Just as baked potato is a neutral substrate upon which one slathers more exciting fare (sour cream, cheese, and the like), I think of “movie” as a neutral substrate upon which to slather Liam Neeson. As is by now entirely evident to anyone who’s been paying attention, Liam Neeson is so awesome it hurts, and there’s nary a single film that couldn’t be improved by the addition of more Neeson. Now, I’ve believed this for some time, but it was only this morning that the full implications of this sunk in. The future of cinema is heading inescapably towards a single culminating moment, a moment in which Western culture finds its complete and utter fulfillment. I call that moment: the Liam Neeson Singularity (“Neesongularity,” for short).
The Neesongularity refers to an inevitable point in the future at which Liam Neeson acts every part in every possible movie simultaneously, after which there can be no more art. Why am I so confident that this is bound to happen? I’ll explain my logic:
(1) The demand for Liam Neeson is infinite. Most human desires can be satiated—when you’re thirsty, you can take a drink, and then you’re not thirsty anymore. But Liam Neeson does not work this way; witnessing Liam Neeson act does nothing but increase the desire to see Liam Neeson act even more. Hence we should expect the demand for Liam Neeson will only grow over time, and there’s not a goddamned thing anyone can do to stop it.
(2) Movie executives will get the message and turn up the Neeson. Movie executives aren’t stupid; they will inevitably realize that Liam Neeson is awesome, that everyone thinks Liam Neeson is awesome, and that the best way to ensure that a movie is awesome is to cram in as much Neeson as possible. Therefore, the Neeson will be turned up.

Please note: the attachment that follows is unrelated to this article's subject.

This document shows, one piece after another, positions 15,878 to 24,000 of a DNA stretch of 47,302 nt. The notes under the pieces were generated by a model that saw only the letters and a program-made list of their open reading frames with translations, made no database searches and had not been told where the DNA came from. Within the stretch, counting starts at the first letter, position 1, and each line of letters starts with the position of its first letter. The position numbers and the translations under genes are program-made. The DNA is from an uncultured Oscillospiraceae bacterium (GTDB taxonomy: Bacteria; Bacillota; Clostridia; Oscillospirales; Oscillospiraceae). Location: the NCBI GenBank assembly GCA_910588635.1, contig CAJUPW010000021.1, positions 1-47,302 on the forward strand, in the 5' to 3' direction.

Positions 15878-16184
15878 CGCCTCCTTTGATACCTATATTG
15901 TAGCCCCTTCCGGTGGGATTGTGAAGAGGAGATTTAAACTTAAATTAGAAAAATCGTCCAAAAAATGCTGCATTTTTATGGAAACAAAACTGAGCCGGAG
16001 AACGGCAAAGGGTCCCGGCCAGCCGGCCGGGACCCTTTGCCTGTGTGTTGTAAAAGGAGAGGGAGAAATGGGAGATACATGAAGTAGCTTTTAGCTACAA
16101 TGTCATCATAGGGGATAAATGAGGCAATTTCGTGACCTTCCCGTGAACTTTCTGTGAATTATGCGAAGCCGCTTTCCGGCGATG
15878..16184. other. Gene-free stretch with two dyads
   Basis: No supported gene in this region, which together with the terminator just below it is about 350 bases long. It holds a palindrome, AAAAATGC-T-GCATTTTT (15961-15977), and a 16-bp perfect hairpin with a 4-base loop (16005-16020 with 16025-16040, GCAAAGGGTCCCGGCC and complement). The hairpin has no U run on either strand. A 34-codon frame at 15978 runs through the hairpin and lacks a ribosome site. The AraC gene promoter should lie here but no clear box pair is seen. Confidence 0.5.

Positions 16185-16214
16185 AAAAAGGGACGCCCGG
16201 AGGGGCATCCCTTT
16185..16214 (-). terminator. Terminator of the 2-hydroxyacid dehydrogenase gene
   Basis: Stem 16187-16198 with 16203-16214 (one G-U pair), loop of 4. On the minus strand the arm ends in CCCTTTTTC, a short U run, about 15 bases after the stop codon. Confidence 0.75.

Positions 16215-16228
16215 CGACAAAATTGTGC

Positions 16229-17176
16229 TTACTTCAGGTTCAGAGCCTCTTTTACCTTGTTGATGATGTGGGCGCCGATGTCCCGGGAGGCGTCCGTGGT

(3) While the desire to see Liam Neeson act is infinite, audiences will want to see him in novel situations. Don’t get me wrong here—I’m not saying that people will ever get tired of Liam Neeson, because they won’t. But they’re going to want to see him do different things, not watch him act out the same plot every time.
(4) There are a finite number of movie plots. Sure, trivial details can be varied infinitely, but there are only a limited number of movie plots that truly differ from one another enough to satisfy an audience’s desire for novelty.
(5) Studios will eventually run out of fresh movie plots for Liam Neeson to masterfully execute. This follows from (3) and (4).
(6) When there are no more fresh movie plots for Liam Neeson, there will still be two ways to pack more Liam Neeson into films. They are: a.) have him assume more roles in a new version of a film he’s already done, and b.) combine elements of previous plots to give audiences the novelty of seeing Liam Neeson try to do it all at once.
(7) Along the way, we’re gonna see a lot of stuff like, “Clash of the Titans 3: Release the Neeson” and “The Grey 2: Even More Wolves” and “Schindler’s List 2: Taken by Nazis,” but the logical culmination of this process is a single film that combines the plots of every film Liam Neeson has been in or could ever be in, with Liam Neeson playing every role—the Neesongularity.
What will it be like when that movie, which will probably be titled something like, “Neeson’s List: Clash of the Grey Wolves Taken by Kinsey when Batman Begins,” finally comes out? I shudder to even imagine it. I expect we’ll feel some kind of collective satisfaction—perhaps even a sense of relief?—knowing that human storytelling has finally reached its apex, that every dimension of our experience has been articulated, and that Liam Neeson was the medium through which the human could finally speak itself. I just pray that I live to see it.